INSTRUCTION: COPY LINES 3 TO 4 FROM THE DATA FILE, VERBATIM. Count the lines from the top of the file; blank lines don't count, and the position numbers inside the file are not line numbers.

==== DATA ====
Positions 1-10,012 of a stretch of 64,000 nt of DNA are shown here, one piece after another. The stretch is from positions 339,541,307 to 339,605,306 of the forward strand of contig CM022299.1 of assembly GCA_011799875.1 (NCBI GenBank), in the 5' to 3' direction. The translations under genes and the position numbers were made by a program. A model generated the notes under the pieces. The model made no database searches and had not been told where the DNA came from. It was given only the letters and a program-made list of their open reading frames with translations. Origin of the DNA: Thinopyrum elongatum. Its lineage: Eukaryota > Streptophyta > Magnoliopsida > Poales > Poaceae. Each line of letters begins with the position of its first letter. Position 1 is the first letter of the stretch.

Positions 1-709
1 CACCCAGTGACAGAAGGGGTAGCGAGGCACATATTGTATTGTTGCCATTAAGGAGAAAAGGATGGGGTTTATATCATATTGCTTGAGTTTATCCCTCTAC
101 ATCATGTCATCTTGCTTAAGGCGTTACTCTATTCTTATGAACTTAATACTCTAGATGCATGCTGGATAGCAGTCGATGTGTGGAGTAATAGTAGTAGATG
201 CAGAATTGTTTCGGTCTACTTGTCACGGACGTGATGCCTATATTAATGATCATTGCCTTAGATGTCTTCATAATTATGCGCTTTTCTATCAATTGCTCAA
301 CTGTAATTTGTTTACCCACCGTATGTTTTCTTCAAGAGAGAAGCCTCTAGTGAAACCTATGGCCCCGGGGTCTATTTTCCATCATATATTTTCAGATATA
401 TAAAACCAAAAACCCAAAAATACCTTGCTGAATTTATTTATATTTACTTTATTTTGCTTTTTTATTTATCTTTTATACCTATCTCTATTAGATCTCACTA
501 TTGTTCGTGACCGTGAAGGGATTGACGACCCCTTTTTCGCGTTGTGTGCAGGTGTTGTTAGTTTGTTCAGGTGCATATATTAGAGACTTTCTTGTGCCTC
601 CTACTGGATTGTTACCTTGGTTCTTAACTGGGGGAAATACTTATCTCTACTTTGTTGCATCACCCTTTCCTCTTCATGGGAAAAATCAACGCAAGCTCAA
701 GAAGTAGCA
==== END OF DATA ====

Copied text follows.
1 CACCCAGTGACAGAAGGGGTAGCGAGGCACATATTGTATTGTTGCCATTAAGGAGAAAAGGATGGGGTTTATATCATATTGCTTGAGTTTATCCCTCTAC
101 ATCATGTCATCTTGCTTAAGGCGTTACTCTATTCTTATGAACTTAATACTCTAGATGCATGCTGGATAGCAGTCGATGTGTGGAGTAATAGTAGTAGATG